291. Traite sur le Commerce de la Mer Noire. Par M. de Peysonnel. Paris, 1783. 2 vols. 8vo.—Besides the commerce of the Crimea, its soil, agriculture, and productions, and its political state before it was annexed to Russia, are treated of in these volumes.
292. Description Physique de la Tauride. La Haye. 8vo.—This work, translated from the Russian, is intended to complete the survey of the Russian empire: it relates chiefly to natural history in all its three branches.
293. Voyage en Crimea, 1803. Par J. Reuilly. Paris, 1806. 8vo.—The author was assisted by the celebrated Pallas, who, at this time, lived in the Crimea. The physical as well as political state of this country are comprised in this work.
294. Les Ruins des plus beaux Monumens de la Grece, consideres du cote de l’Histoire et du cote de l’Architecture. Par M. Le Roi. Paris, 1770. fol.
295. Voyage Litteraire de la Grece, ou Lettres sur les Grecs Anciens et Modernes, avec un parallele de leurs Moeurs. Par M. Guys. Paris, 1783. 4 vols. 8vo.
The peculiar nature of these two works
is sufficiently indicated by
their respective title: they are both interesting.
296. Voyage en Grece et en Turquie. Par Sonnini. Paris, 1801. 4to.—This work, which is translated into English, is rich in natural history, commerce, and manners, particularly regarding some of the islands of the Archipelago, Rhodes, Macedonia, the Morea, and Asia Minor.
297. Voyage en Morea, a Constantinople, en Albania, &c. 1799—1801. Par Pouqueville.
298. Voyage dans la Grece. Par Pouqueville. vol. 1. 4to. Paris, 1820.—The first work has been translated into English: they are both full of information, especially respecting Albania, though more accurate investigations, or perhaps different views and opinions, have induced subsequent travellers to differ from him in some respects.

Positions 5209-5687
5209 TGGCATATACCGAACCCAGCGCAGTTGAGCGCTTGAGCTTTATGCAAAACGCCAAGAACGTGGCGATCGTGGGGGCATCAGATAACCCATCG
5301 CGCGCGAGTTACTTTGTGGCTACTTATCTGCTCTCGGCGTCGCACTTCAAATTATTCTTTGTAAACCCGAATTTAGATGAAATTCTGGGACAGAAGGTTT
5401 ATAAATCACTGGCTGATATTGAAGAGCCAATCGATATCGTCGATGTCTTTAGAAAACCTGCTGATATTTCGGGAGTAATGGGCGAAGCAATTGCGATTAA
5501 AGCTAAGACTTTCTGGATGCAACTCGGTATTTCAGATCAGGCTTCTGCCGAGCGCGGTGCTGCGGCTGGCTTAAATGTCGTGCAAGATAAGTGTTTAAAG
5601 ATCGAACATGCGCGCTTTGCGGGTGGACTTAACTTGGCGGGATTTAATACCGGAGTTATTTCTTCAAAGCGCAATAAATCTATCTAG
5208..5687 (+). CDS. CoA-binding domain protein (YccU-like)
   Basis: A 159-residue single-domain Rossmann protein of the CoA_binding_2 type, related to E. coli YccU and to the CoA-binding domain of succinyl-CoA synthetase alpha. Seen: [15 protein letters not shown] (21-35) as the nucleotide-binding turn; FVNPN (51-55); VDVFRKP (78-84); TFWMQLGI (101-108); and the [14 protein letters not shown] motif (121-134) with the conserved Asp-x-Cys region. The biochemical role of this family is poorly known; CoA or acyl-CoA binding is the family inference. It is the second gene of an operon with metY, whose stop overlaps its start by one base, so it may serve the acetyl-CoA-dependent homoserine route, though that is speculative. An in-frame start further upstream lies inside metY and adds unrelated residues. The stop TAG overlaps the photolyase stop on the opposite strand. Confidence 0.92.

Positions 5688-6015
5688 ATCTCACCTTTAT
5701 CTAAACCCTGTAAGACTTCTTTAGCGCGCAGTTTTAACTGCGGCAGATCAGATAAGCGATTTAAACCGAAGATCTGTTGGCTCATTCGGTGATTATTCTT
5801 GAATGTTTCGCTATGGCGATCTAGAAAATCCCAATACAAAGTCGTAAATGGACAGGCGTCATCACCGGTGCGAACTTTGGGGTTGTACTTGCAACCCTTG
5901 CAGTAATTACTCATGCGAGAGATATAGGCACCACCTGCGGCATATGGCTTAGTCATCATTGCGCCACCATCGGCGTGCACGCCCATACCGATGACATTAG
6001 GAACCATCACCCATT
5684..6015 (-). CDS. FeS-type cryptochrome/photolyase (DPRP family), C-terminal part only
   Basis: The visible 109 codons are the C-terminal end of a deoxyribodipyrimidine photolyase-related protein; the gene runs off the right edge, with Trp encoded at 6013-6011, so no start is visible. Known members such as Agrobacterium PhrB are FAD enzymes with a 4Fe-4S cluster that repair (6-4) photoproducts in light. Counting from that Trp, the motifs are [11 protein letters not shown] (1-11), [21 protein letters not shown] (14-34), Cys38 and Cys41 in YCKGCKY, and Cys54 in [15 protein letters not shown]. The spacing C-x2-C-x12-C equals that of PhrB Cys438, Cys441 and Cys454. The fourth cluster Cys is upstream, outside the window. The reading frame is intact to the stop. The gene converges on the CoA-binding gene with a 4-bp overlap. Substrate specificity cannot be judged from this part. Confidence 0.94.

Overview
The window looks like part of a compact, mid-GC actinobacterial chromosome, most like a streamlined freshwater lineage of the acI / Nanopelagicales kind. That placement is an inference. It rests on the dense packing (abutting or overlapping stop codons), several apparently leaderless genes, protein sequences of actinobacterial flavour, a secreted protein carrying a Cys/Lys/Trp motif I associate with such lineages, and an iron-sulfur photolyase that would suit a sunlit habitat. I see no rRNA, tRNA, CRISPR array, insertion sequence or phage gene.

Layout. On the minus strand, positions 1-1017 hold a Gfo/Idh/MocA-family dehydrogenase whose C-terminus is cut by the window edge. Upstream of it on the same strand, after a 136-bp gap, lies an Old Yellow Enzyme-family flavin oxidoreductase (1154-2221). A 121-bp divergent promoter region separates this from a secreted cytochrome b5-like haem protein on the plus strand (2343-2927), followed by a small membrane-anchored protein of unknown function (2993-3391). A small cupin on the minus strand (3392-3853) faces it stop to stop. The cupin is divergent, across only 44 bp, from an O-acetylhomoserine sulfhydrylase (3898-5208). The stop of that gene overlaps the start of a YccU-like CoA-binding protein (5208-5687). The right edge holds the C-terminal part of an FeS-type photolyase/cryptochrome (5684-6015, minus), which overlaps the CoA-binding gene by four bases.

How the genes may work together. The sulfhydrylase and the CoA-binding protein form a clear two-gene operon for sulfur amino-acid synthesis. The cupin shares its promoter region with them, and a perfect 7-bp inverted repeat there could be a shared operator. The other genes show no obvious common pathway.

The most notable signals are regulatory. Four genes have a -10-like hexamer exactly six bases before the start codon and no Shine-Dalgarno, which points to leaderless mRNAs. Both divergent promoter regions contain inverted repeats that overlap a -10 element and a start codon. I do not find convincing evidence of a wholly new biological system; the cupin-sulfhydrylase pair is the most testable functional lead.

299. Bartholdy, Voyage en Grece, 1803-4. 2 vols. 8vo. Paris, 1807.
300. Moeurs, Usages, Costumes des Ottomans. Par Castellan. Paris, 1812. 6 vols.12mo.—The value of this work is enhanced by the illustrations supplied by Langles from oriental authors.
301. Lettres sur la Grece. Par Castellan. Paris, 1810. 8vo.—The Hellespont and Constantinople are the principal subjects of these letters, which are lively and amusing in their pictures of manners and life. The same character applies to his “Lettres sur l’Italie.” Paris, 1819. 3 vols. 8vo.
302. Voyage a l’Embouchure de la Mer Noire. Par Andreossy. Paris, 1818. 8vo.—A valuable work on physical geography, and to the engineer and architect, and such as might have been expected from the professional pursuits and favourable opportunities of the author.
303. Lettres sur le Bosphore, 1816—19. 8vo. 1821.
304. Voyage Pittoresque et Historique de l’Istrie et de la Dalmatie, redige d’apres l’Itineraire de L.F. Cassas, peintre. Par J. Lavallee. Paris, 1802. fol.—This splendid work, as its title indicates, principally relates to antiquities: there are, however, interspersed notices on manners, commerce, &c. Zara, celebrated for its marasquin, is particularly described.